Rock, Paper, Scissors - can cyclic dominance explain diversity of species and individuals?
Evolution theorists at the Max Planck Institute for Evolutionary Biology have developed a computer simulation model that can mathematically explain and prove the rare occurrence of cyclic dominance in nature. Mathematical models can thus support ecological research.
One of the unsolved mysteries in the theory of evolution is the enormous diversity of individuals in nature, not only between species but also within a species. Actually one type should prevail and dominate all others.
However, if one takes a closer look at dominance relationships in evolutionary theory, it is obvious that it is not always so clear who is dominated by whom and who is subordinate. An example of this is so-called "cyclic dominance", which can easily be illustrated with the well-known game "rock, paper, scissors": scissors cut paper, paper wraps rock, rock grinds scissors. A "cycle of dominance" emerges, each of the hand gestures dominates and is dominated at the same time. What is shown here in a three-way constellation can in theory be extended to any number of different types. For some scientists, this is an explanatory model for the diversity and balanced coexistence of many different species.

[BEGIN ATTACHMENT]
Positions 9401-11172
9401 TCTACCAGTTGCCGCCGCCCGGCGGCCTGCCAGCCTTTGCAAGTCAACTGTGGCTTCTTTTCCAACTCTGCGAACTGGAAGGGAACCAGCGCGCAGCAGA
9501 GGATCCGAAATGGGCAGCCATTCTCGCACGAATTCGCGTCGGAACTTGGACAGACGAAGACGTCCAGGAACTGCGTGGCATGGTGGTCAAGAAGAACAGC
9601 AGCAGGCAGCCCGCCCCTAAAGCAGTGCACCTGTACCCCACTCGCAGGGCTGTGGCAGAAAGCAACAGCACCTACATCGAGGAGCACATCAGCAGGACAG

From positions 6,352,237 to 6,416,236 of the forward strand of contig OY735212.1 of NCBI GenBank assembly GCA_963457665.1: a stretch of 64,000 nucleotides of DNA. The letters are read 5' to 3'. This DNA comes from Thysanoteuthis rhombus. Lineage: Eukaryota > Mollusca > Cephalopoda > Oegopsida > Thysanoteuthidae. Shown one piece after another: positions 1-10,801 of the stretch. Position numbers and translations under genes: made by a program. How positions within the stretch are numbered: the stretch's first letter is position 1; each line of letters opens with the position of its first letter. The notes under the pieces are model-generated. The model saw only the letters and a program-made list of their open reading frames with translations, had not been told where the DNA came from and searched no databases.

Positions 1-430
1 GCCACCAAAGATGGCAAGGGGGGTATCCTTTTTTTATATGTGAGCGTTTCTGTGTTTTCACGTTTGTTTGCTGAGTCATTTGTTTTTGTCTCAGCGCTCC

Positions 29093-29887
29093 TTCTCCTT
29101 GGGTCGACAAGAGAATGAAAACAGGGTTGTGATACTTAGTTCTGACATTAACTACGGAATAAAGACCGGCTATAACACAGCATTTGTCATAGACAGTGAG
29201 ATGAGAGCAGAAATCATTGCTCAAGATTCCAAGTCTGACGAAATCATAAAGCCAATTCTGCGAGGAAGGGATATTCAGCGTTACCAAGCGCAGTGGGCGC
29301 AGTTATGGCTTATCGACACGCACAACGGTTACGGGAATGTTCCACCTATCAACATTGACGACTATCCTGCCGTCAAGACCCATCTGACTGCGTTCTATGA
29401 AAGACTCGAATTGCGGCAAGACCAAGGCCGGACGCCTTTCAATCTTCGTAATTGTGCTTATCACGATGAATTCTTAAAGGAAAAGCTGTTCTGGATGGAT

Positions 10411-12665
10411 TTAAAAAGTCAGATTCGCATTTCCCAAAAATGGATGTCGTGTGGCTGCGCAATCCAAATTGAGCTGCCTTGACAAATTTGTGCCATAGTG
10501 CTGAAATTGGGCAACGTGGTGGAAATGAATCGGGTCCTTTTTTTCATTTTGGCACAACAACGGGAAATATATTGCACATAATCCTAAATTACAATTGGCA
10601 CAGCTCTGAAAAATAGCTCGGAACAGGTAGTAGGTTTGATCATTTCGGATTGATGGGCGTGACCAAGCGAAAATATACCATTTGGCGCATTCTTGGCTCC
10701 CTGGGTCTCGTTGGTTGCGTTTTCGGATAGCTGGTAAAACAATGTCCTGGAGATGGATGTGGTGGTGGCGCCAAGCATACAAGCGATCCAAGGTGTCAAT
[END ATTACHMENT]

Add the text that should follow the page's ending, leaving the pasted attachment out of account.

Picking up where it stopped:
But there is a catch: In nature, only a few examples of cyclic dominance within a species have been documented. One example in microbiology is toxin-producing E.Coli - cells that can destroy other cells that react to the toxin. The poisonous cells are in turn dominated by those cells that do not react to the toxin. The poison-sensitive cells can then dominate the resistant cells again, since they no longer have to fend off the poisonous cells. Thus a dominance cycle is created. There are also other examples described in biology, but overall these observations remain very rare. Why is this so?
The evolution theorists Hye-Jin Park, Yuriy Pichugin and Arne Traulsen have now developed a computer simulation model that can mathematically explain and prove the rare occurrence of cyclic dominance in nature. In this model, new mutations and thus types constantly occur in a population. The research team was able to show that cyclical dominance in the simulations as a whole rarely arose and persisted, and the more similar the individuals are, the rarer they are. "It is difficult to evolve cyclic dominance within a population. It is somewhat easier when new types migrate into a population. But meeting the conditions for this is not easy," says Hye-Jin Park, a recent professor in Pohang, South Korea. These simulation experiments can therefore explain the rare occurrence of cyclic dominance in nature.
These research results are a good example of how ecological observations can be supplemented and substantiated by evolutionary theory calculations and models.
Research Group Evolutionary Theory